Consumer Reports Reveals Shrinking Products

Manufacturers are shrinking the size of their products.

April 26, 2010, 4:05 PM

Jan. 4, 2011— -- Are you getting less cups of o.j. from that carton of Tropicana these days? Are you running out of toilet paper before the next planned shopping trip?

If so, your mind is not playing tricks on you. And the kids are not playing hide-and-seek with the household goods. The products are shrinking.

"From toothpaste to tuna fish, hot dogs to hand soap, companies have been shaving ounces and inches from packages for years," according to a study released by Consumer Reports.

In some cases, the reduction was as much as 20 percent, according to the study. To keep consumers from noticing the incredible disappearing act, manufacturers have grown clever about packaging.

"It's one of the oldest tricks in the books," says Sally Greenberg, executive director at National Consumers League, a consumer organization based in Washington, D.C. "It's a very common practice. I think it's unpopular and I advise companies not to do it."

With fuel prices and the cost of ingredients rising, companies may add a little air with your next ice cream purchase, or they may add a slight indentation to a container to shave the size of the product.

"I think it's deceptive on the part of companies. If they have to pass prices along, they should explain 'we have higher fuel prices and we have to make up the price somehow,'" says Greenberg. "I think it makes consumers mad, it makes them cynical about being deceived and consumers would appreciate a more straight-forward approach," says Greenberg.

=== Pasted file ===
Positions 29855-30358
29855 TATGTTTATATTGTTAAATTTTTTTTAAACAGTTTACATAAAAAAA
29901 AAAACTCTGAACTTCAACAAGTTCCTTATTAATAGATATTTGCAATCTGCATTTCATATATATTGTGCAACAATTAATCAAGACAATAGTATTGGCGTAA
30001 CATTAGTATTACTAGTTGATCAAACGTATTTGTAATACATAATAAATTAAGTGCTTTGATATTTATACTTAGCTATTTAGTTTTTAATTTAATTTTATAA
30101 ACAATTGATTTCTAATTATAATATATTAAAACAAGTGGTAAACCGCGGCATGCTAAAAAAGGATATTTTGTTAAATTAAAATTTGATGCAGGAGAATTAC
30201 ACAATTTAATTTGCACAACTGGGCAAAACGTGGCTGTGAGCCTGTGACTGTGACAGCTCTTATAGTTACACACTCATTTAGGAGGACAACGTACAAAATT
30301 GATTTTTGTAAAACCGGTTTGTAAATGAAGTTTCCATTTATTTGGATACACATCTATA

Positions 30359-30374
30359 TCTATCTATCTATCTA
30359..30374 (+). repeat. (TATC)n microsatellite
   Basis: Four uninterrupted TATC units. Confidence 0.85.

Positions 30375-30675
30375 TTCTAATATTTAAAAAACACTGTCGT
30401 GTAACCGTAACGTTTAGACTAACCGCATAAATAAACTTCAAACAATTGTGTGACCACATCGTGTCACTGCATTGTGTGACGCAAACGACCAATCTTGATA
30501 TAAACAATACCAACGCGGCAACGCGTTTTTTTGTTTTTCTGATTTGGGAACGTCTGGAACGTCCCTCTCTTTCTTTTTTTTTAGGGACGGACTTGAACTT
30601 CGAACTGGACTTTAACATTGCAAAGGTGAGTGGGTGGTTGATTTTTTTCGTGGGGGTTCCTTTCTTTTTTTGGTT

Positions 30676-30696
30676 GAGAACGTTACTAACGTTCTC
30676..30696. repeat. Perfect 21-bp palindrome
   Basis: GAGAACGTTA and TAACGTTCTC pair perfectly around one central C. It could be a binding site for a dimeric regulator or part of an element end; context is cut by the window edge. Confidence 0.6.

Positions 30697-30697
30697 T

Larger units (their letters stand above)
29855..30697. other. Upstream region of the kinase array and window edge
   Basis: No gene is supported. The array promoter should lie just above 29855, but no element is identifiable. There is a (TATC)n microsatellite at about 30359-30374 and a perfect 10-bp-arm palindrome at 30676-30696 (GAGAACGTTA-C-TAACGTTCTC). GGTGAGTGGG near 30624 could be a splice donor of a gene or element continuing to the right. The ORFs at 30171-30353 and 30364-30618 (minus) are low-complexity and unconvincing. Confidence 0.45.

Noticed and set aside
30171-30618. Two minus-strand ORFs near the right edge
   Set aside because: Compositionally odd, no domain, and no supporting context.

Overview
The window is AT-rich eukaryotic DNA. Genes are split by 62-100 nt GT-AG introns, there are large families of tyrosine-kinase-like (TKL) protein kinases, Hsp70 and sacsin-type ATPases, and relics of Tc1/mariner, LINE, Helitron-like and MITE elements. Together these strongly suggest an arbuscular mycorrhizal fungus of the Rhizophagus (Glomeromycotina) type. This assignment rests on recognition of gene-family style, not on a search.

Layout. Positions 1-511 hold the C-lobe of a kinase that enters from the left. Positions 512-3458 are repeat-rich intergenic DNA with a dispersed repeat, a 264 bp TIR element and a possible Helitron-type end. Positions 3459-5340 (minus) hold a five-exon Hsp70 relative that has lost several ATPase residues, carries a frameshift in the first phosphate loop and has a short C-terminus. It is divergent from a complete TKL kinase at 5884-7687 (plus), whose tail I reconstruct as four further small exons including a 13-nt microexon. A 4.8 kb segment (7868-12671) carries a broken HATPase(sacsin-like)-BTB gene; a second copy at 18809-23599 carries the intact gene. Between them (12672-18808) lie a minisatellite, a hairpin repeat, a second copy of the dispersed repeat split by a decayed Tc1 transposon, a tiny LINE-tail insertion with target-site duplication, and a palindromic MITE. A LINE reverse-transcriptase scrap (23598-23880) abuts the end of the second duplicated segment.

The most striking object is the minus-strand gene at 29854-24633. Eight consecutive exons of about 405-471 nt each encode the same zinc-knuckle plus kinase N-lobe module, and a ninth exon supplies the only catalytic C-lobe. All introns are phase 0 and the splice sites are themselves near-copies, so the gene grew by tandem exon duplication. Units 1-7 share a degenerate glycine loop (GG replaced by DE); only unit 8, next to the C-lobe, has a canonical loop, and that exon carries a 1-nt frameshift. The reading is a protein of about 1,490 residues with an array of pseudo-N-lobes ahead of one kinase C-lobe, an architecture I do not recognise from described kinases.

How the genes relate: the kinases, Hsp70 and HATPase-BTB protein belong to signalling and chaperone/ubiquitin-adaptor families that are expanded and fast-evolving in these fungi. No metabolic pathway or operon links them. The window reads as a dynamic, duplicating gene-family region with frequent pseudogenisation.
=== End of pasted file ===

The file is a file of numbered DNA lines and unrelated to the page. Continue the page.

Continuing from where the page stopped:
"Manufacturers make subtle changes to the packages but generally keep the price the same because when prices rise, buyers often seek cheaper alternatives. And the bottom line is that consumers are more attuned to changes in price than packaging," according to Consumer Reports.

The report in the February edition of Consumer Reports magazine suggests consumers consider switching unit prices, stock up and save, buy in bulk or contact the company.

"Unit pricing is one of the great consumer victories," says Greenberg. "It does the work for you. You don't have to be a computer genius to do the math."

And, if you're still not happy about the fuzzy math, consider reaching out to companies. "Let them know and make sure the company knows about your dissatisfaction," says Greenberg.

"Companies need to hear from customers and they usually make it fairly easy to do that."

Shrinking Products:

Tropicana Orange Juice

Old Size: 64 oz

New Size: 59 oz

Ivory Dish Detergent

Old Size: 30 oz

New Size: 24 oz

Kraft American Cheese

Old Size: 24 slices

New Size: 22 slices

Kirkland Signature Costco Paper Towels

Old Size: 96.2 sq. ft.

New Size: 85 sq. ft.

Haagen Dazs Ice Cream

Old Size: 16 oz

New Size: 14 0z

Scott Toilet Issue

Old Size: 115.2 sq. ft

New Size: 104.8 sq ft.

Lanacane First Aid Spray

Old Size: 113 grams

New Size: 99 grams

Chicken of the Sea Salmon

Old Size: 3 oz

New Size: 2.6 oz

Classico Pesto

Old Size: 10 oz

New Size 8.1 oz

Hebrew National Franks

Old Size: 12 oz

New Size: 110z